Arts & Entertainment


Known as American dramatist Eugene O’Neill’s 1923 ‘problem play,’ Strange Interlude originally ran for over four hours, sometimes with a strategic dinner break. Its themes of infidelity, inconstancy and immorality led to its widespread censorship; despite this, the play won the Pulitzer Award in 1928 and has generally been popular with audiences.

It’s not hard to credit both sides of that coin. A sweeping melodrama, Strange Interlude follows 25 years in the life of a troubled Nina Leeds; the loss of her first love to war; her schism with her academic father; her marriage to a simple, pitiable man and subsequent affair with his best friend, from which a child is born. If it sounds soapy, spare a thought for O’Neill’s own life. Born in a Broadway hotel in 1888, O’Neill careened from failed marriages to sanatoriums, with some suicide attempts and a lifelong addiction to alcohol thrown in for spice. He once said that drama’s only purpose was to tackle man’s “struggle … with himself, his own past,” and certainly, he had some curly horns to wrap his mitts around.

In Simon Stone’s adaptation, the compelling Emily Barclay shrugs on Nina’s heavy pathos alongside Toby Schmitz as physician lover Ned Darrell and Toby Truslove her hapless husband, Sam. With Stone (The Wild Duck) having taken on the re-write and direction, it’s very much his beast. What he does best is immediately evident. The language is transformed into an easy, everydayman patois; laughs are doled out generously (mostly courtesy of Truslove); all with an episodic, TV-esque rhythm that means while this version is still long-ish, it’s never boring. A spare set by Robert Cousins and chino-heavy hipster fashion courtesy of costumer Mel Page brings the aesthetic very much into 2012.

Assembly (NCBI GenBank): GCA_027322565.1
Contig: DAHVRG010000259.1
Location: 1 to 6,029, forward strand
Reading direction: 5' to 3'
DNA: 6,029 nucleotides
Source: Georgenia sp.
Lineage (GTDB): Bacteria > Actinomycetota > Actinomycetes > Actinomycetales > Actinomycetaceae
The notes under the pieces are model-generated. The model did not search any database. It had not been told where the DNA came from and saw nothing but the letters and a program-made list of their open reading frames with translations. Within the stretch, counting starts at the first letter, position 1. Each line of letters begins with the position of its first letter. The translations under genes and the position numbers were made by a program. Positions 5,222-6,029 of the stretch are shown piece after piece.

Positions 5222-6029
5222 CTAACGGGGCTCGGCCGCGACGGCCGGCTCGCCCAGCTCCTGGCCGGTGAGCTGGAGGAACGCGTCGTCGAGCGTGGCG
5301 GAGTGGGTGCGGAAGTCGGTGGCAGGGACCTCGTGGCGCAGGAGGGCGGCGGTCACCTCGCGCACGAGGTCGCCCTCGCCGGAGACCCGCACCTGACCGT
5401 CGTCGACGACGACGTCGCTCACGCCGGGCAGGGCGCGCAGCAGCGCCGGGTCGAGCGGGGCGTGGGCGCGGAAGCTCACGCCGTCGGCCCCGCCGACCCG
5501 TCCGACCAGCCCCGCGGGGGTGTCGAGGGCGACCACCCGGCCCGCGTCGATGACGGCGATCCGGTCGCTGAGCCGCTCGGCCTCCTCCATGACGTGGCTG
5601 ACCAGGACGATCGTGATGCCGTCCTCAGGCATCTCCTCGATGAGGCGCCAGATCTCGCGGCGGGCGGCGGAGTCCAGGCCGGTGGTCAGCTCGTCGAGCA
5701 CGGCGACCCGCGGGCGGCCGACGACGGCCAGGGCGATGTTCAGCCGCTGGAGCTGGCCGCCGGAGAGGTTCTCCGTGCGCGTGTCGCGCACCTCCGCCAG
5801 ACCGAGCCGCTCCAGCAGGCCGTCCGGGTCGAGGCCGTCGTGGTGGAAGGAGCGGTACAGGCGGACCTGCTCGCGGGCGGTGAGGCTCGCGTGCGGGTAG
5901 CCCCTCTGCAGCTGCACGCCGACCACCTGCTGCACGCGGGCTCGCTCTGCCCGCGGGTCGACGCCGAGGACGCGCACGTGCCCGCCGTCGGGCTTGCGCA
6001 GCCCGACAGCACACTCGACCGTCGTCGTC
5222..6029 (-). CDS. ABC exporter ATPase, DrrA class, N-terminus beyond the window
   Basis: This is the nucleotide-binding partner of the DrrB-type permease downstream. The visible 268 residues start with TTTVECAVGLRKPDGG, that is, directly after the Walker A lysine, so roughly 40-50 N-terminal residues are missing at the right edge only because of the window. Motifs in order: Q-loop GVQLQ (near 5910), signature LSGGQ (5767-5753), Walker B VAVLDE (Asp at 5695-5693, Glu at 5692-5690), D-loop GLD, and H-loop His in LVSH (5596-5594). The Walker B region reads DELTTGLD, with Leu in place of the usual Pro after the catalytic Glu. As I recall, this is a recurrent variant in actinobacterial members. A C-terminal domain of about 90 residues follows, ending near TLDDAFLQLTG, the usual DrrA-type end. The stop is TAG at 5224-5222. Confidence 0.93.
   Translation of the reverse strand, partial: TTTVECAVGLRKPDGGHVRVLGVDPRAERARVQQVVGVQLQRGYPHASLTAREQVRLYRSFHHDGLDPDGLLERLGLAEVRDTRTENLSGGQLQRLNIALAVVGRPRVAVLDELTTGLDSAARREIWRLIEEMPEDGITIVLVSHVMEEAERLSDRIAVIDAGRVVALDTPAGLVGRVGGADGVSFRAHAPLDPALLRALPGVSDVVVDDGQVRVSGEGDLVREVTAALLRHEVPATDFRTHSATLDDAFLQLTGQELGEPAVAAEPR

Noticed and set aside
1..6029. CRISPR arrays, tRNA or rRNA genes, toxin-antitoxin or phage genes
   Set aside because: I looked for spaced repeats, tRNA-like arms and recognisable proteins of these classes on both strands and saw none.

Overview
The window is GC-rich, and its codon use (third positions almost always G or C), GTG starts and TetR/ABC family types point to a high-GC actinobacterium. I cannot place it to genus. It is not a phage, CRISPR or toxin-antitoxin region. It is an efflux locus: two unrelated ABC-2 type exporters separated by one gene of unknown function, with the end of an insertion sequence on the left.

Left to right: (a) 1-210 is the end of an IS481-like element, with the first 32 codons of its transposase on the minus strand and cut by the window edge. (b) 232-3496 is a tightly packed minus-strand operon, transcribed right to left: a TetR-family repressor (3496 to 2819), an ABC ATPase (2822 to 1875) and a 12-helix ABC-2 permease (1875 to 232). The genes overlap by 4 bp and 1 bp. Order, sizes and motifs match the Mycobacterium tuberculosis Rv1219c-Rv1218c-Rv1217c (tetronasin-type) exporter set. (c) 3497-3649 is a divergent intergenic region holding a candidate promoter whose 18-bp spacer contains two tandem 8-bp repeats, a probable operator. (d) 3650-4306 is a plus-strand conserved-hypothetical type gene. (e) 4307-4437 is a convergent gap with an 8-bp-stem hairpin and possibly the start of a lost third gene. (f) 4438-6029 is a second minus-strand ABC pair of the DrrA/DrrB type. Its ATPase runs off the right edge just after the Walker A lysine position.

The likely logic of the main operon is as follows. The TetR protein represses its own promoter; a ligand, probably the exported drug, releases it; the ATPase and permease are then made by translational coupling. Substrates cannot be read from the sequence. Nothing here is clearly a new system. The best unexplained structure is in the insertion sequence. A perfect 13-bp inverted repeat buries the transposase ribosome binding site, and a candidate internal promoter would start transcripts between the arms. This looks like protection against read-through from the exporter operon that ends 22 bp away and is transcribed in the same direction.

But it probably wasn’t’ stamped a ‘problem play’ for no reason. The revelation of a hereditary ‘madness’ in Sam’s family is just as hard-to-swallow today as then (some critics cheekily dubbing the playwright ‘Eugenics’ O’Neill in response to this evident obsession), and by leaning heavy on the humour, some of the play’s implicit bleakness and gravity is lost. The cast seem to sense this; in the life-cycle of the characters’ continuum, they are precocious infants, growing into their skin. It’s a strange interlude indeed, but a persuasive one.

Until Jun 17, Belvoir St Theatre, 25 Belvoir St, Surry Hills, $42-62, 9699 3444,